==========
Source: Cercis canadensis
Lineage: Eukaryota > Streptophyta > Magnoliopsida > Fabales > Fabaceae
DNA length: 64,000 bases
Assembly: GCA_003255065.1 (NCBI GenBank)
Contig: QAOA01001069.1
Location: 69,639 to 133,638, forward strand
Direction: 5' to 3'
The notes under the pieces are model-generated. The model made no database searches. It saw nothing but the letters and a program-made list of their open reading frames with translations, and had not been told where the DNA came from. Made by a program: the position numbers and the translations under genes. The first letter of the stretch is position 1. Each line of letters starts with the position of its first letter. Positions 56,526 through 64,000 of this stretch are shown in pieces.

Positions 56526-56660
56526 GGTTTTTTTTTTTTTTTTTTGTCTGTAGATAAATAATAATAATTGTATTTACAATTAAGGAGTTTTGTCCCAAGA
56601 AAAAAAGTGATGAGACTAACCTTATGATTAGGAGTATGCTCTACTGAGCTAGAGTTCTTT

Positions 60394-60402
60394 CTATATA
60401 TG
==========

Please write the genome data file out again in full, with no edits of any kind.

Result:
Source: Cercis canadensis
Lineage: Eukaryota > Streptophyta > Magnoliopsida > Fabales > Fabaceae
DNA length: 64,000 bases
Assembly: GCA_003255065.1 (NCBI GenBank)
Contig: QAOA01001069.1
Location: 69,639 to 133,638, forward strand
Direction: 5' to 3'
The notes under the pieces are model-generated. The model made no database searches. It saw nothing but the letters and a program-made list of their open reading frames with translations, and had not been told where the DNA came from. Made by a program: the position numbers and the translations under genes. The first letter of the stretch is position 1. Each line of letters starts with the position of its first letter. Positions 56,526 through 64,000 of this stretch are shown in pieces.

Positions 56526-56660
56526 GGTTTTTTTTTTTTTTTTTTGTCTGTAGATAAATAATAATAATTGTATTTACAATTAAGGAGTTTTGTCCCAAGA
56601 AAAAAAGTGATGAGACTAACCTTATGATTAGGAGTATGCTCTACTGAGCTAGAGTTCTTT

Positions 60394-60402
60394 CTATATA
60401 TG